Dense smog hits east, central China

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Dense fog shrouds many parts of China

Heavy fog envelops Nanchang, E China

China to curb auto emission due to air pollution

China has pledged to vigorously curb vehicle exhaust emissions after hazardous air pollution has shrouded parts of the country for several straight days.

Beijing moves to curb prolonged haze pollution

Haze drives demand for clean air products

Beijing air pollution reaches dangerous levels

China issues yellow fog alert

Healthy debate over Beijing's air quality

Beijing shrouded in heavy smog

Smoggy weather engulfs large areas of China

Fog, haze lead to big spike in pollution levels

China enveloped in dense smog

Beijing choked by dense smog


 Introductory guide to fog, haze, smog and PM2.5 

Fog is a collection of liquid water droplets or ice crystals suspended in the air at or near the Earth's surface. 

Haze is traditionally an atmospheric phenomenon where dust, smoke and other dry particles obscure the clarity of the sky. 

Smog is a type of air pollution; the word "smog" was coined in the early 20th century as a portmanteau of the words smoke and fog to refer to smoky fog.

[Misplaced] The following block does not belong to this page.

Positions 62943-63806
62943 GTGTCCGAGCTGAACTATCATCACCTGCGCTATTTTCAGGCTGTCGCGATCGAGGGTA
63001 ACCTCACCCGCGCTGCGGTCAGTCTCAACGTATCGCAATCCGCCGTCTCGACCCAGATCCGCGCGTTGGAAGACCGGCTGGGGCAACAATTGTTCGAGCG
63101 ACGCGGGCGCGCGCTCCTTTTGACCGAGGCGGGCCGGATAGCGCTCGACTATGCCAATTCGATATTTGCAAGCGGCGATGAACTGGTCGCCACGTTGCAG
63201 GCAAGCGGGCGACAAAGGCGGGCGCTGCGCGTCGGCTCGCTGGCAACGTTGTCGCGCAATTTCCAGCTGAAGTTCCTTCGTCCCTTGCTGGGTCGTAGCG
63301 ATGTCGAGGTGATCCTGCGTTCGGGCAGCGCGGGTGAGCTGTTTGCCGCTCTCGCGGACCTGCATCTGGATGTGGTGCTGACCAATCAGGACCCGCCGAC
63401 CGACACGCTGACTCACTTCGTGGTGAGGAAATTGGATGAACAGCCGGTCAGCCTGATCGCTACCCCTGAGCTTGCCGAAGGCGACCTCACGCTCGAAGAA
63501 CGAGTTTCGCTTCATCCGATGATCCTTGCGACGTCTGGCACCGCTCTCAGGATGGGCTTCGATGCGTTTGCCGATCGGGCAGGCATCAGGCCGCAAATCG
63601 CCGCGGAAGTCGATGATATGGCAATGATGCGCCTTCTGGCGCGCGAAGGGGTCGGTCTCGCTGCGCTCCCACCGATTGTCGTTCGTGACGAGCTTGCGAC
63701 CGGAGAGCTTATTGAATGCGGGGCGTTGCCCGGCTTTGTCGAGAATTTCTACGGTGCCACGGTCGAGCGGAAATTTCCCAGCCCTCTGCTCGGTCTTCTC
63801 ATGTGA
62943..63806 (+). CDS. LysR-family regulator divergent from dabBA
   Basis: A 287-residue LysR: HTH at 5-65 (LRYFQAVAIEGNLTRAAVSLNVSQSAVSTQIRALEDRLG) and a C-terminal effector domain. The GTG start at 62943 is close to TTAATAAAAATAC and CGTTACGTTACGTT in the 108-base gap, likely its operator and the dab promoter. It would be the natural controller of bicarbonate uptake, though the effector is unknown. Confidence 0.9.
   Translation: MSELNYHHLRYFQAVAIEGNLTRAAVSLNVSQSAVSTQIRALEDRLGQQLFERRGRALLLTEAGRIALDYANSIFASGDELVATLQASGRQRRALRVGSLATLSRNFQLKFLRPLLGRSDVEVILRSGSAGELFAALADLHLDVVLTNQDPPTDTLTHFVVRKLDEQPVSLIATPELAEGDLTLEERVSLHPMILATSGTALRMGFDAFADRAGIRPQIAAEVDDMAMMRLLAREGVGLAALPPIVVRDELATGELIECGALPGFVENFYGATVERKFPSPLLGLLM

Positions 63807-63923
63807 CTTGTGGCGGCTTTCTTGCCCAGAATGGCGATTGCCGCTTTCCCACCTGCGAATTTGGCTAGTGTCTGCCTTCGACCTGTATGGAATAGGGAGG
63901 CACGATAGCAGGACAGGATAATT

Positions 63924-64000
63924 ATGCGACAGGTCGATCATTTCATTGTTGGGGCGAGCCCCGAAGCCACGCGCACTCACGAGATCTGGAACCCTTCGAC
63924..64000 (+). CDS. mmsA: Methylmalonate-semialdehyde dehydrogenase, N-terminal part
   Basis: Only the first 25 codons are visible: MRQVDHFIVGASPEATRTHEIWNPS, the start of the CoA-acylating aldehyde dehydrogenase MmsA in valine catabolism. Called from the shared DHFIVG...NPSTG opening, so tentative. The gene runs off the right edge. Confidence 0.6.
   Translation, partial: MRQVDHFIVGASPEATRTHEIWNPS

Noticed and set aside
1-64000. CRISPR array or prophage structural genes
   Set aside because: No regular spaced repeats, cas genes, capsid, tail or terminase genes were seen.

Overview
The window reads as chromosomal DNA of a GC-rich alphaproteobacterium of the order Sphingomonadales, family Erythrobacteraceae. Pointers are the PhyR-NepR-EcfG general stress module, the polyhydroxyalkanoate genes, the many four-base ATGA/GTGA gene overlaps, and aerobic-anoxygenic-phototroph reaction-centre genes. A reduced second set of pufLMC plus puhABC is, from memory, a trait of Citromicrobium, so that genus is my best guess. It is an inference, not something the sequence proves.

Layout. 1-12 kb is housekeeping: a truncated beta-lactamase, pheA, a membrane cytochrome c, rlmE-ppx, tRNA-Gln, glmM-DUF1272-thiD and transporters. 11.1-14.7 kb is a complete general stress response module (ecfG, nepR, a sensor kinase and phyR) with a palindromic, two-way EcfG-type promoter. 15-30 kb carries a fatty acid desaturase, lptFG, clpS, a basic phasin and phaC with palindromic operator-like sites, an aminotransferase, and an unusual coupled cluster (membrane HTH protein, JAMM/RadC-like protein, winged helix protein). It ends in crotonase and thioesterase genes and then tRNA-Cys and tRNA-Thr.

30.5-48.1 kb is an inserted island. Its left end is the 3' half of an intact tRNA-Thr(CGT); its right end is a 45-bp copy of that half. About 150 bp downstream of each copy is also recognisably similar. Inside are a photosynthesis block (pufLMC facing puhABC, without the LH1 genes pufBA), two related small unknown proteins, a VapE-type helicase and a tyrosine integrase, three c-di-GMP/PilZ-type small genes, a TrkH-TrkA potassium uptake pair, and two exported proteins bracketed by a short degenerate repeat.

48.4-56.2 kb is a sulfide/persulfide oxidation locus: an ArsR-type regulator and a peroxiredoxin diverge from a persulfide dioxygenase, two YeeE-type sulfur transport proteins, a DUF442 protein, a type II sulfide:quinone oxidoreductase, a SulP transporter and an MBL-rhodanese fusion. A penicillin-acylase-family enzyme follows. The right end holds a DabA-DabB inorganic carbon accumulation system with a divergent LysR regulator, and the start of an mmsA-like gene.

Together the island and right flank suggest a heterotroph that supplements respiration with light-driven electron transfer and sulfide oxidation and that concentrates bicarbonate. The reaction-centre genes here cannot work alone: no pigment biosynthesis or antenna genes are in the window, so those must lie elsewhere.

PM2.5 particles are air pollutants with a diameter of 2.5 micrometers or less, small enough to invade even the smallest airways. 



The Great Smog of 1952

The Great Smog of 1952 or Big Smoke was a severe air pollution event that affected London from December 5 to 9, 1952. It is known to be the worst air pollution event in the history of the United Kingdom. It mixed with black smoke emitted from homes and factories to create a deadly smog, leaving at least 12,000 people dead.



What did London do to reduce air pollution? 


• Environmental legislation  

Local government in London released a series of environmental laws and regulations since 1952, such as the City of London Act 1954 and the Clean Air Acts of 1956 and 1968. Clean Air Acts of 1956 was an important milestone in the development of a legal framework to protect the environment. The Act introduced an idea of "smokelesszones" where smokeless fuels only could be burnt. Power stations were also moved to more rural areas and sulpher dioxide levels were reduced by introducing cleaner fuel sources.


• Set emission reduction targets

The 2007 Air Quality Strategy introduced a new exposure reduction regime for PM2.5, claiming that PM2.5 annual average must be less than 25 micrograms per cubic meter in roads and other highly polluted areas. The regime, for the first time, attempted to reduce the exposure of all urban dwellers.


• Develop new technology

London explored a new technology to tackle the air pollution by spreading calcium magnesium acetate on the city's busiest roads, which just likes "pollution glue" to absorb dangerous chemicals out of the air and "glue" them to the tarmac.



 The correct way to use a dust mask




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